This March, IDEA is proud to celebrate Women’s History Month as we remind ourselves and our students of the accomplishments of women and recognize the vital role they played throughout American history. What began as a celebration of “Women’s History Week” on March 7, 1982 quickly extended to become Women’s History Month in 1987. Since 1995, presidents have issued a series of annual proclamations designating the month of March as “Women’s History Month.”
Throughout history, trailblazers like Susan B. Anthony, Sojourner Truth, Lucy Stone, Lucretia Mott, Elizabeth Cady Stanton, and Alice Paul fought to change the perception of women and paved the way for women’s rights. Forward-thinking leaders like these paved the way for countless extraordinary women to make their mark in history like scientist Dian Fossey, mathematician Katherine Johnson, astronauts Sally Ride and Mae C. Jemison, authors Maya Angelou and Amy Tan, and more.
We know our work is not done and the conversation about gender equality still remains prominent.
Our philosophy is to provide a great education for all children. We champion this month as an additional opportunity to educate our students about the struggles and triumphs of women’s history and the work ahead of us as a nation to achieve educational and gender equality. Too often, the accomplishments of women are overlooked in history books, curriculum, literature and so many other facets of school and society. As we reflect on the unique contributions of women in American history, we should also engage scholars in lessons and meaningful discussions about women’s history, gender equality, and issues affecting women and girls today. This work is part of our organizational core values and our commitment to diversity, equity and inclusion.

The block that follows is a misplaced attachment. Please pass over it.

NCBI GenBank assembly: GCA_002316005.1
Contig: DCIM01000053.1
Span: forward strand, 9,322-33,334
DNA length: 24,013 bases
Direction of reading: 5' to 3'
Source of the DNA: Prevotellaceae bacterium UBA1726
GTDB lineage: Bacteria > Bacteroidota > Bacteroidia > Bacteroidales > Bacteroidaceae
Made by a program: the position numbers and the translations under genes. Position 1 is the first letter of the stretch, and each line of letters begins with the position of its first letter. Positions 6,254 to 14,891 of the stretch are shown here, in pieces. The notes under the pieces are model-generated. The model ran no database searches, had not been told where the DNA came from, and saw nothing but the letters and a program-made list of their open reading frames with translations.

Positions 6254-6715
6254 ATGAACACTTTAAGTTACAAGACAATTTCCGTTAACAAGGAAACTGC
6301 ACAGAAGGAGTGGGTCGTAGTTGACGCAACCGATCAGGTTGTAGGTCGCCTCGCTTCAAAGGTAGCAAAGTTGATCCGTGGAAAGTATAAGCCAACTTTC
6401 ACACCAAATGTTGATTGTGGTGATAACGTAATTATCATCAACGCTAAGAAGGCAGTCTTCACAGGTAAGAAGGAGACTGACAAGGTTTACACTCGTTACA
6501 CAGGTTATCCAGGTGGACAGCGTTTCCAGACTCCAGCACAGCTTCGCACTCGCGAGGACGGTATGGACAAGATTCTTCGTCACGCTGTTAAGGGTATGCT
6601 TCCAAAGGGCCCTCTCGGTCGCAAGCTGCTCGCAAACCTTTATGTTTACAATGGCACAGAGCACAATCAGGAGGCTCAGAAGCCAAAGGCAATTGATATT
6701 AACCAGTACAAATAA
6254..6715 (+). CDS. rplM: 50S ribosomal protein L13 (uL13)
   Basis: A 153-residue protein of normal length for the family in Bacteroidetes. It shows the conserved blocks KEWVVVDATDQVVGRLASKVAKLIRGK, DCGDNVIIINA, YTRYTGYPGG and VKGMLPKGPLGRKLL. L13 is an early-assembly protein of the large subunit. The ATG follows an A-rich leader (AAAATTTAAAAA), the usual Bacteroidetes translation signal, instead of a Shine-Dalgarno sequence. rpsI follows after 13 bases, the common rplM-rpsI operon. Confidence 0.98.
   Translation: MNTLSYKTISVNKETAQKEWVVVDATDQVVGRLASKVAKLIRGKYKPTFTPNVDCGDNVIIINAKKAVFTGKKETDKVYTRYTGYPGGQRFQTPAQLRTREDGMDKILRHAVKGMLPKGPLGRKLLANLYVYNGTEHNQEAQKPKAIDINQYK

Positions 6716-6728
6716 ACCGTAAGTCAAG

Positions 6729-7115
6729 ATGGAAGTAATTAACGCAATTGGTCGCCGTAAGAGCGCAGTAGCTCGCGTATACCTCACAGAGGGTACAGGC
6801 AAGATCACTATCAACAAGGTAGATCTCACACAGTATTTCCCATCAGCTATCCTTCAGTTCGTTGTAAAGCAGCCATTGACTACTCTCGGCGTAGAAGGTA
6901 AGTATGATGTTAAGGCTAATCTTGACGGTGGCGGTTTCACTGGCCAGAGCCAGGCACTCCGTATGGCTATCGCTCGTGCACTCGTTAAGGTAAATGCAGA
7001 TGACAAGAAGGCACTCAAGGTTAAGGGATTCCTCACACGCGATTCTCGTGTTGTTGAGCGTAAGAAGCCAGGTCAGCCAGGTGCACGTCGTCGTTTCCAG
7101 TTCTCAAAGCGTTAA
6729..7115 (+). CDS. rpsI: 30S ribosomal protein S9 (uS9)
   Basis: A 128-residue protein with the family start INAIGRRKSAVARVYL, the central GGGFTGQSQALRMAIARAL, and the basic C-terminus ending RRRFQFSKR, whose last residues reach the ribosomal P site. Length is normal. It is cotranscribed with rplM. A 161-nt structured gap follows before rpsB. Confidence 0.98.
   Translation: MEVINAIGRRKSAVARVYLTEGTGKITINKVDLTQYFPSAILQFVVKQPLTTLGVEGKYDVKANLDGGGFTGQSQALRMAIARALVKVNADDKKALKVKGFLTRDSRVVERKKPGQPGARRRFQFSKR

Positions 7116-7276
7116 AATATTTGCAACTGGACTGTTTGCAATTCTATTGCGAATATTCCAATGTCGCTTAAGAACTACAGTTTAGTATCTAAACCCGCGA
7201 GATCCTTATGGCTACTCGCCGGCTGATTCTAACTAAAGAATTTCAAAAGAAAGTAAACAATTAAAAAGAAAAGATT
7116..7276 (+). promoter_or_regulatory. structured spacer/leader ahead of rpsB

At IDEA, we believe it is our duty to ensure our staff, students and families understand the critical role we all play in empowering young women and girls. Across our country, women still fight battles and break barriers in the career fields they pursue, in the workplace, in their personal health, in their homes and families and out in the world – challenging the traditional definition of what it means to “be a woman” and forging a new path for those who may come after them. By educating, empowering and encouraging our young people, we are all working together toward progress and the hope of a better tomorrow. Women’s History Month continues to be a celebration of how far we have come and the belief that anything is possible no matter where you come from or what you look like.
Read more about the history and celebration of Women’s History Month, find resources for teachers or to celebrate at home and more at womenshistorymonth.gov!